1/01/2010. Contributed by Eamonn Murphy
pub: Stephen J. Sweeney. 343 page enlarged paperback. Price: £ 9.95 (UK). ISBN: 978-0-9558561-0-5).
check out website: www.battleforthesolarsystem.com
'Take no prisoners, spare no lives' is the motto of the Enemy, a new threat in a future of interstellar politics and space opera. Black-clad with helmets which reveal only red oval eyes, the merciless Enemy has conquered the Empire, looms over the Independent Worlds and is about to threaten the Confederation, though it's a well kept secret.
Simon Dodds is a starfighter pilot for the Confederation, who is on suspension as our story begins for taking the initiative and getting it wrong. A mysterious stranger from the military crash lands at his parents' farm and dies on the sofa from his wounds. Shortly afterwards, Dodds is recalled to service with his team-mates, the White Knights. They are put in competition with a couple of other squadrons training on a new super-duper gee-whiz starfighter that is a giant leap forward in technology.
This is the first part of a trilogy and author Stephen J. Sweeney published himself, a bold move which made me dread reading it. However, my fears were soon allayed. The writing is perfectly competent and Stephen paid for an editor to catch any errors. He might have paid a bit more for a better editor because there are minor glitches: 'terrible memories of what she had borne witness to' isn't good grammar. The first half of the story could have moved a bit faster, too. On the whole, though, it's a nice piece of work. If this novel and its successors do not produce a living wage, Mister Sweeney might take up writing franchise fiction. He's certainly good enough.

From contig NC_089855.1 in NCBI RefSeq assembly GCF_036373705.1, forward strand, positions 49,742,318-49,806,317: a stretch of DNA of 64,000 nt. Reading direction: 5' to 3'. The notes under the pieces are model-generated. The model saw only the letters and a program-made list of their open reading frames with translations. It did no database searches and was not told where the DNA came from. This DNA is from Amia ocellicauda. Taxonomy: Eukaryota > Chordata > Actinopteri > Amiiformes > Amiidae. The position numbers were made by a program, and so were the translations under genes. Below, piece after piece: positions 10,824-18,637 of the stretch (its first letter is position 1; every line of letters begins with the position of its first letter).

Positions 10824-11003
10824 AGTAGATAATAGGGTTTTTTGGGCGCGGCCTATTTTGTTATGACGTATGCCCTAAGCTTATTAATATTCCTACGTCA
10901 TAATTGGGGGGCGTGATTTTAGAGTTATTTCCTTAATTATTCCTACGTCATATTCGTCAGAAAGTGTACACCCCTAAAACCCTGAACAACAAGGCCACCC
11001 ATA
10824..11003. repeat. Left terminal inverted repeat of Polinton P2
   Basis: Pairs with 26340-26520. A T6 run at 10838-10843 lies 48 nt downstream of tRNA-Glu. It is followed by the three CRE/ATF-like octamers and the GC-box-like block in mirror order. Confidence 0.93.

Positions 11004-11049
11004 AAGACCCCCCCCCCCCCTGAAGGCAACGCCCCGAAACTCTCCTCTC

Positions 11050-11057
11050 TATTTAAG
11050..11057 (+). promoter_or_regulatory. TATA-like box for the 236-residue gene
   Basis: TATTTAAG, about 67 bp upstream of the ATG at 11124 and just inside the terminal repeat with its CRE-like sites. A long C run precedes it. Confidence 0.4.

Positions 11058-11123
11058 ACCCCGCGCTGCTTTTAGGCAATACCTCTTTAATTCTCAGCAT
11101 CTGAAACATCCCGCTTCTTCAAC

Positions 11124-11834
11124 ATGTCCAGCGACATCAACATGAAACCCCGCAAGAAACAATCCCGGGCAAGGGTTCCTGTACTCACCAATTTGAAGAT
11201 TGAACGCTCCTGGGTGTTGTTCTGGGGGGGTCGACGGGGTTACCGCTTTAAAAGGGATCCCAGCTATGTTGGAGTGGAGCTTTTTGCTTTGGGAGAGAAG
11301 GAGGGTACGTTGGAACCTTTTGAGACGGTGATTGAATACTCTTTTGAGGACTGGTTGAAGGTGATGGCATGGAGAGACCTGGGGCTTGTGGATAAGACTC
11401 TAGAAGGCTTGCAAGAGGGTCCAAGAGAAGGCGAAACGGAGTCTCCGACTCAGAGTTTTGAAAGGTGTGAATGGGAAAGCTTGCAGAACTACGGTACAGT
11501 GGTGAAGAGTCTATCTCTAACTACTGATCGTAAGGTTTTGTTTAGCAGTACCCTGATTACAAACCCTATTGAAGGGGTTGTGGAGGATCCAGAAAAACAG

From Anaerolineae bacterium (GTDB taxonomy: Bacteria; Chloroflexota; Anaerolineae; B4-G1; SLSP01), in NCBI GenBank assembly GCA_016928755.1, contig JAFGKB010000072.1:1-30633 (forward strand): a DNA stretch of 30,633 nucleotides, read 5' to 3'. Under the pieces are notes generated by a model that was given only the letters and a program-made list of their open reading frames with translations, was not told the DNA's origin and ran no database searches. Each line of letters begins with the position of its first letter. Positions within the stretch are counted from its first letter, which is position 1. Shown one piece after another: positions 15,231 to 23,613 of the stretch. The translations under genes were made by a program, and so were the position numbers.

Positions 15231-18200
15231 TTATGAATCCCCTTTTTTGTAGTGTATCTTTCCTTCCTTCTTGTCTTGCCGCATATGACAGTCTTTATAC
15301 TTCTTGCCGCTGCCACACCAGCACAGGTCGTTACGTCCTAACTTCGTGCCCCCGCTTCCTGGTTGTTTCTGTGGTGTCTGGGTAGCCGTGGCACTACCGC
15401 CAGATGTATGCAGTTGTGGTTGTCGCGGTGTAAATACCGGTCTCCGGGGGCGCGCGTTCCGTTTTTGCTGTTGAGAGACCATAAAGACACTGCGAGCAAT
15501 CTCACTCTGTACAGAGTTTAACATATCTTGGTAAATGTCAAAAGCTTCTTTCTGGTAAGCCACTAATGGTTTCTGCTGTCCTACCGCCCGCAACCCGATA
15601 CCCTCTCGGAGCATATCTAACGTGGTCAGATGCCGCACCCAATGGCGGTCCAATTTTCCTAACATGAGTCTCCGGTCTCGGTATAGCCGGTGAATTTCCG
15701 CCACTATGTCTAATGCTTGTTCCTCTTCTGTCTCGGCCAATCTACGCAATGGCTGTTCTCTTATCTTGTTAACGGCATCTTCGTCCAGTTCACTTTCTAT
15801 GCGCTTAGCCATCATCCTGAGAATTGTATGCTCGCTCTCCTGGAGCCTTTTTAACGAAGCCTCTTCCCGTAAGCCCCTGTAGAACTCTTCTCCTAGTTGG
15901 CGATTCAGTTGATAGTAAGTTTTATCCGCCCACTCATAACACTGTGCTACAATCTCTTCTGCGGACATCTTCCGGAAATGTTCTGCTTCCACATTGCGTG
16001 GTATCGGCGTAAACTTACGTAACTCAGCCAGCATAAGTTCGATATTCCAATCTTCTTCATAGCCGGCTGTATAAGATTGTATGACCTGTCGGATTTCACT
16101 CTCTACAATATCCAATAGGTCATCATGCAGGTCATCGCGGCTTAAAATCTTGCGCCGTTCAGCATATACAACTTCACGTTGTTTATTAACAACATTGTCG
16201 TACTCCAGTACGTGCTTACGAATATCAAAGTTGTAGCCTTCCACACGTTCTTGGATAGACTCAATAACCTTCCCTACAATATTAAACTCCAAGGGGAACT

That thought occurred because the book is inspired by 'Babylon 5' and 'Battlestar Galactica' as he freely admits on the website. The technology is similar with Jump Gates to get between the stars and big ships equipped with starfighters whose brave pilots are the heroes. The setting and props are wholly unoriginal and if there is new stuff under the sun, this isn't it. On the other hand, mainstream writers have been juggling housewives, adultery, family problems and relationship woes for a while now. It's not the ingredients that count but what you do with them.
Mister Sweeney does well. 'The Honour Of The Knights' starts slow but it's a fun ride when it gets going with suspense, treachery, mystery and feats of derring-do. The conclusion is very satisfying. Here is a tightly plotted action-adventure yarn with a good mix of likeable, interesting and nasty characters. I look forward to Book Two and raise my hat to the author for having the courage of his convictions.
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